CM: What is your artistic background?
SD: Compulsive drawing from an early age. Useless at pretty much everything else. I went to college, and then I went on the dole. When I was little I wanted to be an architect, an archaeologist or an artist. Or a pirate. Piracy still appeals, but archaeology and architecture seem to demand a great deal of intellectual and academic rigour. I'd recommend art to anyone.
CM: Where do your ideas for the artwork come to you?
SD: That's a very awkward question to answer. Everywhere, I suppose. I work a lot at night, when it seems the brain is a bit relaxed, a bit more open and suggestible than during the day. Train travel is good for letting your mind wander, but recently I've been getting really depressed on trains. Or maybe I'm just noticing it more; I don't know. But broadly speaking, the ideas are almost all derived from the modern world. I'm about to start on a new project that's largely to do with suburbia.
CM: What lies behind your recent apocalyptic visions of London? You would seem to be anticipating London flooding as a consequence of global warming?
SD: This work started after the floods in Cornwall back in 2004. That was an astonishing thing to see, and then a few months later there was that horrible tsunami. I was fiddling about with images inspired by the woodcuts in the Nuremburg Chronicle, and after a while my desire to combine techniques of gilding and illuminating with modern cityscapes resolved itself into a far more graphic take on flooding. It was really good fun to make the images that were shown first at Lazarides and then on the cover of 'The Eraser'. Honestly, it was fun. Linocutting is ace. I guess London is going to flood eventually, and we'll have to abandon it. They're having to raise the flood barriers more and more often, there are more and more aeroplanes and cars, the ice is melting, the permafrost's going... it's going to be very ugly, as this impending ecological disaster is going to be concurrent with the oil running out. I could go on and on, but I won't.
CM: Would you say there is an implicit but somewhat dark romanticism in your work?
SD: All romanticism is dark at its heart. Romance is to darkness what sex is to death.
CM: Is German Expressionism an influence? You would seem to transpose Caspar David Friedrich's solitary landscape gazer into the urban metropolis - are you suggesting a romanticism that comes out of destruction?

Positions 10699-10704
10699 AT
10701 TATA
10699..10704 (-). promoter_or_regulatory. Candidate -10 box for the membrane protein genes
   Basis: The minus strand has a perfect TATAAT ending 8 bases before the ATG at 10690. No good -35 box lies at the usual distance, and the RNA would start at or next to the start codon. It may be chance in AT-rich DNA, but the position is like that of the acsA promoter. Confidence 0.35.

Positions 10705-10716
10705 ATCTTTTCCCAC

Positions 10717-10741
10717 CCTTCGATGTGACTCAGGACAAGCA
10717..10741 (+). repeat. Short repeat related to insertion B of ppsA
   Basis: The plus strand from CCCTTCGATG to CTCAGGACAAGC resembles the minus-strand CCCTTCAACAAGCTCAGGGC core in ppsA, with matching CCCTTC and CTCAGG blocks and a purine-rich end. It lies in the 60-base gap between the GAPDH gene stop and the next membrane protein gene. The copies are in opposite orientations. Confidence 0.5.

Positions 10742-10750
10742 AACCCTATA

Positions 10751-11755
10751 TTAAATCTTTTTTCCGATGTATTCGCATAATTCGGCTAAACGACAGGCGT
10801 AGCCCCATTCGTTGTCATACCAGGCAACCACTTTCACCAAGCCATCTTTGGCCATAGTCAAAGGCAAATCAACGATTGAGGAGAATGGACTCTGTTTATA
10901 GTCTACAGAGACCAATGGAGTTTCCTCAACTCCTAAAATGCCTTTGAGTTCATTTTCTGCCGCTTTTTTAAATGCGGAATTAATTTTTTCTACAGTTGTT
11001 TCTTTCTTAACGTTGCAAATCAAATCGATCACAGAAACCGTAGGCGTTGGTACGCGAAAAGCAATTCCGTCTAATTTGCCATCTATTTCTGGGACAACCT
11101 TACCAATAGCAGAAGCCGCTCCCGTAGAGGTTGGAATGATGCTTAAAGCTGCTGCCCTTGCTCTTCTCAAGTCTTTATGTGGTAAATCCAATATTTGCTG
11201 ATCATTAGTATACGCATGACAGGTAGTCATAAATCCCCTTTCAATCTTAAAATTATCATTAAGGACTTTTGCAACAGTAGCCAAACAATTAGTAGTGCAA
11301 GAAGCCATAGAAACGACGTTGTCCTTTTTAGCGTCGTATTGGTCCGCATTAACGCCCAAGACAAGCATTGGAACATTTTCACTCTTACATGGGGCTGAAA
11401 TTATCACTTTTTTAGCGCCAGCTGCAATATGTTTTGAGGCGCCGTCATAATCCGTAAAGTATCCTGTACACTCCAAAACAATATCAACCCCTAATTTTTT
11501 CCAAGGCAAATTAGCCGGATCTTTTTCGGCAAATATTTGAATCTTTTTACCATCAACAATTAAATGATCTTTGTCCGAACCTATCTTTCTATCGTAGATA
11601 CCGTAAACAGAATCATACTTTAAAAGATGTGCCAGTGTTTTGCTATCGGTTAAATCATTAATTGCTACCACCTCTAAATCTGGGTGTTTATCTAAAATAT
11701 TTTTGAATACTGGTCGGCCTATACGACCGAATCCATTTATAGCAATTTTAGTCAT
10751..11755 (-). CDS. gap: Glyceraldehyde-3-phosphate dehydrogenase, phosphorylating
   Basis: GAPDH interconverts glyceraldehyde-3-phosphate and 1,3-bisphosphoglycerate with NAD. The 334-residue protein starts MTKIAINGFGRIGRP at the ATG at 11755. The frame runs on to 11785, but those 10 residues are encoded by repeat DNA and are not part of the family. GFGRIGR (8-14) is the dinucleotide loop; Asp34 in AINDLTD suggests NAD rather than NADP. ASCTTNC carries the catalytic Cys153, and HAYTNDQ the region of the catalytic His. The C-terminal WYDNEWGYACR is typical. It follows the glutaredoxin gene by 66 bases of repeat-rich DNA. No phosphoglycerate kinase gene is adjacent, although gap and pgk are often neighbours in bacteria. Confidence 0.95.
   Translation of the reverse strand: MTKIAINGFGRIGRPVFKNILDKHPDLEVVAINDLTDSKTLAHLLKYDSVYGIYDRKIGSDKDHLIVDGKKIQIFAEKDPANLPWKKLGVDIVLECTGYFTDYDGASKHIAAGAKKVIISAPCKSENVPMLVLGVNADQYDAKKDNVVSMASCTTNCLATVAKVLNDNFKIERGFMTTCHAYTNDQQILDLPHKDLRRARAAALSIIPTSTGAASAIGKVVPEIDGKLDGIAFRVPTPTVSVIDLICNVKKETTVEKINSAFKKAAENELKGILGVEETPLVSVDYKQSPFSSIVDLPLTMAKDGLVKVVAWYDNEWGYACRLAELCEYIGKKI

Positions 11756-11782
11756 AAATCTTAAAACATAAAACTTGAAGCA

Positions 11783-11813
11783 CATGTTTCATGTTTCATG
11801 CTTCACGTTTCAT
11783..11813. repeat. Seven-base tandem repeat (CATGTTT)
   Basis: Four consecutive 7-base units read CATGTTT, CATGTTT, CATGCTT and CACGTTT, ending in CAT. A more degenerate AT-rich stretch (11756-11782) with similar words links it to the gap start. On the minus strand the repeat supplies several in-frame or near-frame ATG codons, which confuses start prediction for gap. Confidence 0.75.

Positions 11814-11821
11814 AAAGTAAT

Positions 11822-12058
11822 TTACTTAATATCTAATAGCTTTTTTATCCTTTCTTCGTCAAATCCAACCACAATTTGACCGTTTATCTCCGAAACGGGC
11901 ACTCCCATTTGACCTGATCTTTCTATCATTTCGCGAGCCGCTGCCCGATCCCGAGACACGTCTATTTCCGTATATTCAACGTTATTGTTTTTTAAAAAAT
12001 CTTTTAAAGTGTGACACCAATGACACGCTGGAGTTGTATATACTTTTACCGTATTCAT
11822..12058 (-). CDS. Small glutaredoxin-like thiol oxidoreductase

SD: Ha, I first heard that as 'solitary landscape geezer'. Yes, the weirdly attractive introspective romanticism of painters like Freidrich compels me; I don't know why. I like going to parties and then quietly walking outside to look and listen from the darkness of the garden or the yellow light of the street, and I like waiting for a train and then not getting on it, and watching it leave. This kind of harmless melancholia is what I find in Friedrich's paintings; it's a variety of Victorian sentimentality I think. My images of destruction are usually pretty clichéd; it's quite obvious that I take a certain delight in hackneyed visions of awfulness. I'm always trying to make the dreadful look beautiful.
CM: Is the art of album covers fine art?
SD: Absolutely not. It is commercial art, designed to shift units and add to the wealth of record-company shareholders. But then I suppose that fine art itself isn't really that morally respectable either. Paint pictures for an advert or for an ad-man. You decide.
CM: Which artists inspire and influence your own work?
SD: I could make a big shopping list here, if I had a better memory. Um, there are some obvious people; Peter Kennard, Peter Blake, Gilbert & George, David Hockney, Andy Warhol... and some that are perhaps less obvious; Paula Rego, John Constable, Anna Maria Pacheco, Arkhip Kuindzhi, Edward Hopper, and the people who did the illustrations for Ladybird books in the Sixties.